‘Bell End’ residents launch petition to change street name after ridicule
“As you may be aware, the term ‘Bell End’ can be seen and used as a rude and/or an offensive word,” disgruntled residents have written in a Change.org petition about their street name in Rowley Regis in the West Midlands.
“As well as this, it can affect people and children, including children being bullied and teased at school and generally now become [sic] a laughing stock as seen very recently on Facebook and other social media sites and it’s time for a change.”
It adds: “Further to this, it’s one of the rudest road names in England! Feel free to Google and the results will confirm this.”
Residents say they want the local Sandwell Council to acknowledge its name request, changing it from “Bell End” to “Bells Road.”
Independent Councillor Barbara Price, who represents the Rowley ward for Sandwell Council, told the Mirror: “If some people find the name offensive and children are being teased about where they live then there is obviously an issue. I will be consulting with residents and speaking to the cabinet member in question to see if anything can be done.”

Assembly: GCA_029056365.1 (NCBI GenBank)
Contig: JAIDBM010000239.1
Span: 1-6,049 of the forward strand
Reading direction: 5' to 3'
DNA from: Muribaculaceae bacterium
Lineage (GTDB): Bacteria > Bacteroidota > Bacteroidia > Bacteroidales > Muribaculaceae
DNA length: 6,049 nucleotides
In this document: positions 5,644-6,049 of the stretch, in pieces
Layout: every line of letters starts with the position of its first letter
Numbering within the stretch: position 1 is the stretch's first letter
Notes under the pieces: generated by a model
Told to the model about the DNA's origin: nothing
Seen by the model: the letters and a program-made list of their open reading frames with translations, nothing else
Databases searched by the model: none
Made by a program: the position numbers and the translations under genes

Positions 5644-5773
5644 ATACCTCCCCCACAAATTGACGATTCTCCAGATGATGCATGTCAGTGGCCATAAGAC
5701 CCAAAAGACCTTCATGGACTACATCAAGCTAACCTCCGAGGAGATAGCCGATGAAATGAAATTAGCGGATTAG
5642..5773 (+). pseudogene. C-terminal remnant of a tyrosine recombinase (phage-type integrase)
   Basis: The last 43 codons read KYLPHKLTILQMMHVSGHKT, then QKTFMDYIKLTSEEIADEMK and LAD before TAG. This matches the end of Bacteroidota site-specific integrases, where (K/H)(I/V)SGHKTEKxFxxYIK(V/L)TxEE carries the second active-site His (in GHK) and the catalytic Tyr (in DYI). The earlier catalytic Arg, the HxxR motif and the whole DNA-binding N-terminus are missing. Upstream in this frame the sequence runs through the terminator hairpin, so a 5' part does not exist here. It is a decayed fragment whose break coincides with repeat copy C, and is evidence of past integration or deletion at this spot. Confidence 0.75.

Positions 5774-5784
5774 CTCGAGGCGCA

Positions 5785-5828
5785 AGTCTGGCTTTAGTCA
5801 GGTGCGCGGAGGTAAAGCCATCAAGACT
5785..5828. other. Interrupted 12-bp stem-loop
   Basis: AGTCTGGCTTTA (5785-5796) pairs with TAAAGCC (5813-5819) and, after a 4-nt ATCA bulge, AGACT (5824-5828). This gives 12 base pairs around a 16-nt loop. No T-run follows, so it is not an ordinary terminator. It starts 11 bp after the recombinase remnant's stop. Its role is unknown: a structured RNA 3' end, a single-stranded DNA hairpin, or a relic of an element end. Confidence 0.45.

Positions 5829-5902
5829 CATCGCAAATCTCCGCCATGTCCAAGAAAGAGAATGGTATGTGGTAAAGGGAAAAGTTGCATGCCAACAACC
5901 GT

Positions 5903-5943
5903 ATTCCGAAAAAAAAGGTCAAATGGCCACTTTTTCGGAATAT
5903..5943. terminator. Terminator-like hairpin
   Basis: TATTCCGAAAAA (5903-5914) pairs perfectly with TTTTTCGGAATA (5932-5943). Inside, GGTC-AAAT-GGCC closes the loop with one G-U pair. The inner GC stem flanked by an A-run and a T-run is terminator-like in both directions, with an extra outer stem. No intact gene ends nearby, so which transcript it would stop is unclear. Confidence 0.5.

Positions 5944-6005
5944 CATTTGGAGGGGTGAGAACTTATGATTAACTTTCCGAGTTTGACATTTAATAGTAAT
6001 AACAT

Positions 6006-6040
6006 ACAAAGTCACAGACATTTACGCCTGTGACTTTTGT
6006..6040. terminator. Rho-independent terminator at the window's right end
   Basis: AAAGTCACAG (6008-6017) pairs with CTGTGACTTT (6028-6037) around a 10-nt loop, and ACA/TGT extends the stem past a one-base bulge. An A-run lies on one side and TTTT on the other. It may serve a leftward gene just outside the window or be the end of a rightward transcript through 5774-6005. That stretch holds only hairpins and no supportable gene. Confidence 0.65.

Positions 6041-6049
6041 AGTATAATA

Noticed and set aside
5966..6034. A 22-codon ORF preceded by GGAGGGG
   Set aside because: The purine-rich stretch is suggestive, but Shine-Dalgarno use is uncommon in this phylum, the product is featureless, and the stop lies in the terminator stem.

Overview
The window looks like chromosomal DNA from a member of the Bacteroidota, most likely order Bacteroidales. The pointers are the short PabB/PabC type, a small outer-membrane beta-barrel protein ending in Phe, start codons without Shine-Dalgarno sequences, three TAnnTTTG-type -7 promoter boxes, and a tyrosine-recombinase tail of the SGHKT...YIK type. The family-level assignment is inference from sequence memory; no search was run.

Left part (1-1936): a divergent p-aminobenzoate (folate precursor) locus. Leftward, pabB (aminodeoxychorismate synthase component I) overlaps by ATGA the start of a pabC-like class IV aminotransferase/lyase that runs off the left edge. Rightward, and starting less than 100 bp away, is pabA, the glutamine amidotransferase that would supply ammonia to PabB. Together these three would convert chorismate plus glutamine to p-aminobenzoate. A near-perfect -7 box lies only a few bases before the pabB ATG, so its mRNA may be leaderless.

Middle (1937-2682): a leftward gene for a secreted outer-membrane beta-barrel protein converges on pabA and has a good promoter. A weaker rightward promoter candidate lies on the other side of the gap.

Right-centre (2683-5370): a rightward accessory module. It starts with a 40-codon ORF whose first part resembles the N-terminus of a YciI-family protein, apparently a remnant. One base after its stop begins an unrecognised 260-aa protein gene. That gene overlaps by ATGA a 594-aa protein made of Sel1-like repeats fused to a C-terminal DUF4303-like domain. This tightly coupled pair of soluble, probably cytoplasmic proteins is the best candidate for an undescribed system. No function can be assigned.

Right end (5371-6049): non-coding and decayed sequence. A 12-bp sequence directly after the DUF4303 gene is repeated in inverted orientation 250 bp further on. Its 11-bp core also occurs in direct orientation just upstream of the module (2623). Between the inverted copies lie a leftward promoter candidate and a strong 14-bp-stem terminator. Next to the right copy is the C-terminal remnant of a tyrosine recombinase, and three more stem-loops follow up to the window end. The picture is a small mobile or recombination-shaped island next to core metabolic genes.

Labour Councillor Chris Tranter, however, who also represents the Rowley ward, opposes the name change. He told the tabloid: “I was born here and lived here for 40 years and it doesn’t bother me. You get the odd giggle on the phone, it is quite amusing really.”
A resident, who did not want to be named, said: “It was all very funny until I heard a few of the children on the street were being bullied at school. It’s not their fault where they live. I think the road name should be changed to something less silly.”
Three years ago the road, which has an average property value of £125,000, was placed in the top 15 list for rude sounding place names. Semi-detached homes on Bell End sell for £60,000 less than a similar property on nearby Uplands Avenue.
Other listed rude street names include Minge (= vulva) Lane in Upton-upon-Severn in Worcester, Crotch Crescent in Marston, Oxon, Cock Lane in Farringdon, London and the Knob (again, = penis) in King’s Sutton, Northamptonshire.